The word Sonar is an American term first used in World War II, it is an acronym for SOund, NAvigation and Ranging. The British also call Sonar, ASDICS, which stands for Anti- Submarine Detection Investigation Committee. Later developments of Sonar included the echo sounder, or depth detector, rapid-scanning Sonar, side-scan Sonar, and WPESS (within- pulseectronic-sector-scanning) Sonar.

Sonar is a system that uses transmitted and reflected underwater sound waves to detect and locate submerged objects or measure the distances underwater. It has been used for submarine and mine detection, depth detection, commercial fishing, diving safety and communication at sea. The Sonar device will send out a subsurface sound wave and then listens for returning echoes, the sound data is relayed to the human operators by a loudspeaker or by being displayed on a monitor.

As early as 1822, Daniel Colloden used an underwater bell to calculate the speed of sound underwater in Lake Geneva, Switzerland. This early research led to the invention of dedicated sonar devices by other inventors. Lewis Nixon invented the very first Sonar type listening device in 1906, as a way of detecting icebergs. Interest in Sonar was increased during World War I when there was a need to be able to detect submarines.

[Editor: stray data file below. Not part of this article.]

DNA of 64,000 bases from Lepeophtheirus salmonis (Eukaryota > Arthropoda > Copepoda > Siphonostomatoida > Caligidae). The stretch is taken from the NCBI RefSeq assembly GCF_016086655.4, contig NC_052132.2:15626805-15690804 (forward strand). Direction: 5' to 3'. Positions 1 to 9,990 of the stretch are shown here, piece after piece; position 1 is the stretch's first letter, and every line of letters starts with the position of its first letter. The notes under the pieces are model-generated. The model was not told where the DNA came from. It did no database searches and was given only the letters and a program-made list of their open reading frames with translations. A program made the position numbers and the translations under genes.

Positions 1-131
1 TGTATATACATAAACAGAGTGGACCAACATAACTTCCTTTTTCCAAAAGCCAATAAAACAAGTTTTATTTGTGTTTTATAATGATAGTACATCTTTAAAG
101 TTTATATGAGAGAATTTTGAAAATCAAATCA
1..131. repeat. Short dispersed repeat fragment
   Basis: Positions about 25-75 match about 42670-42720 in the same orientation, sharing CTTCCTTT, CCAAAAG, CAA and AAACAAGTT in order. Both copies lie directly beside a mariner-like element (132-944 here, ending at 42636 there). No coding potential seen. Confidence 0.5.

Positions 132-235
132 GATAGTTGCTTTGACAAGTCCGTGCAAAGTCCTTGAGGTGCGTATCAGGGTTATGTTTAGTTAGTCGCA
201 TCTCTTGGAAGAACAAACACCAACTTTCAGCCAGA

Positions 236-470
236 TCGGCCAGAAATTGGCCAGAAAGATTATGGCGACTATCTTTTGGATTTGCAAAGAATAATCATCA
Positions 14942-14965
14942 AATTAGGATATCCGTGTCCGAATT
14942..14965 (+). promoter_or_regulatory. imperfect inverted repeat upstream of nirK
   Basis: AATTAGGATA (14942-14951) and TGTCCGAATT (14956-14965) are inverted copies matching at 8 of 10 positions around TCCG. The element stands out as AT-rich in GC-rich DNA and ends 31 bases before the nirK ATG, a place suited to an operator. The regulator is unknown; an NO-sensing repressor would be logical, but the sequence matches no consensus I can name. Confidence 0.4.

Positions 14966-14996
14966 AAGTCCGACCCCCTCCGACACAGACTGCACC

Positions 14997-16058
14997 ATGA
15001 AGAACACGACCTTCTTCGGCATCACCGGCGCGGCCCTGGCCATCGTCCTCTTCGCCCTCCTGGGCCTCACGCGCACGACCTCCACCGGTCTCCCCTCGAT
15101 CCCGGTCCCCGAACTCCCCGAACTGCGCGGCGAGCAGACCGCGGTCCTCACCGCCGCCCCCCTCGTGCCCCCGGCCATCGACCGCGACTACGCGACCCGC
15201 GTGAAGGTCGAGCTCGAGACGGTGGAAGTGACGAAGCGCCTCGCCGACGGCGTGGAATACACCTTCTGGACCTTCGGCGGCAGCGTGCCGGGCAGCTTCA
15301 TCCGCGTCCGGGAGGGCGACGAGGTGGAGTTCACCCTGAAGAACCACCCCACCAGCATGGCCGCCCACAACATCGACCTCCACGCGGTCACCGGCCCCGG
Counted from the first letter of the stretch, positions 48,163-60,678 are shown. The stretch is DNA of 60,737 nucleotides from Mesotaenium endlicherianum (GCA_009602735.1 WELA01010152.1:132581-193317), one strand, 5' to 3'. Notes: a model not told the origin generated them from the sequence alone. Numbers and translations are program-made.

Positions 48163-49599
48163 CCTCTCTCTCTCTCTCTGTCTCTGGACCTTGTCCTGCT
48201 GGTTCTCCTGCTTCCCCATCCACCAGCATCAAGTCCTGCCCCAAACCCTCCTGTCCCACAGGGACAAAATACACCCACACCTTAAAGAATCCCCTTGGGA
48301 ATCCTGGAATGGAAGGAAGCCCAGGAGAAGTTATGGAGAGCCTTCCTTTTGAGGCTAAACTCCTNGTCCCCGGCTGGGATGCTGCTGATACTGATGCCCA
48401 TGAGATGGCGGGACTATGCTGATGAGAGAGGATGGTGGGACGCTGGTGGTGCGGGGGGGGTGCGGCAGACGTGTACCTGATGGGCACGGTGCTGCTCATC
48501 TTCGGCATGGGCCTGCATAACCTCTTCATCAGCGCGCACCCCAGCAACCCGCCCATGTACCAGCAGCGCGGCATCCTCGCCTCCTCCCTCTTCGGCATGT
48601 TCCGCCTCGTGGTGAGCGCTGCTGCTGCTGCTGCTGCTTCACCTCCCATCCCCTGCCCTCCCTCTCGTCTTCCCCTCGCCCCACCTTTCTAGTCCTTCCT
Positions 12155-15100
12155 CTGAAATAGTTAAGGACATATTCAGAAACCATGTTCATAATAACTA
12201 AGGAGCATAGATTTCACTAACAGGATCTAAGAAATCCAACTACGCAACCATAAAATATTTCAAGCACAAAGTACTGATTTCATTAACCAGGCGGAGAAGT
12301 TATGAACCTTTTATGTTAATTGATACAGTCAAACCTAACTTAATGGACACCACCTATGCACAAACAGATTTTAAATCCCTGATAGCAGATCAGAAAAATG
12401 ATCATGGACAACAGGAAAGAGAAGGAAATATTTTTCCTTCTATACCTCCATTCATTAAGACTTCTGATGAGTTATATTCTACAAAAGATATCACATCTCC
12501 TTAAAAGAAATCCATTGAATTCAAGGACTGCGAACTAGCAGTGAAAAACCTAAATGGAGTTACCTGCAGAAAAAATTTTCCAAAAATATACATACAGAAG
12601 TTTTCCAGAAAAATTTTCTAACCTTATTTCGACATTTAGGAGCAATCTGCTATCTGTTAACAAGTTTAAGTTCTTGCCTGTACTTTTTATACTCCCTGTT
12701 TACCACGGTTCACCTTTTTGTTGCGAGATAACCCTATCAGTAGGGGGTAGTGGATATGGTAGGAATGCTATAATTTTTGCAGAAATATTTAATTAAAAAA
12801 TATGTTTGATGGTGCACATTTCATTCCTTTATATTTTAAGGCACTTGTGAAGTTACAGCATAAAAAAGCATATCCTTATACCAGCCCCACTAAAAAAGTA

In 1915, Paul Langévin invented the first sonar type device for detecting submarines called an "echo location to detect submarines" using the piezoelectric properties of the quartz. He was too late to help very much with the war effort; however, Langévin's work heavily influenced future sonar designs.

The first Sonar devices were passive listening devices - no signals were sent out. By 1918, both Britain and the U.S had built active systems, in active Sonar signals are both sent out and then received back. Acoustic communication systems are Sonar devices where there is both a sound wave projector and receiver on both sides of the signal path. The invention of the acoustic transducer and efficient acoustic projectors made more advanced forms of Sonar possible. There are two major kinds of sonar, active and passive.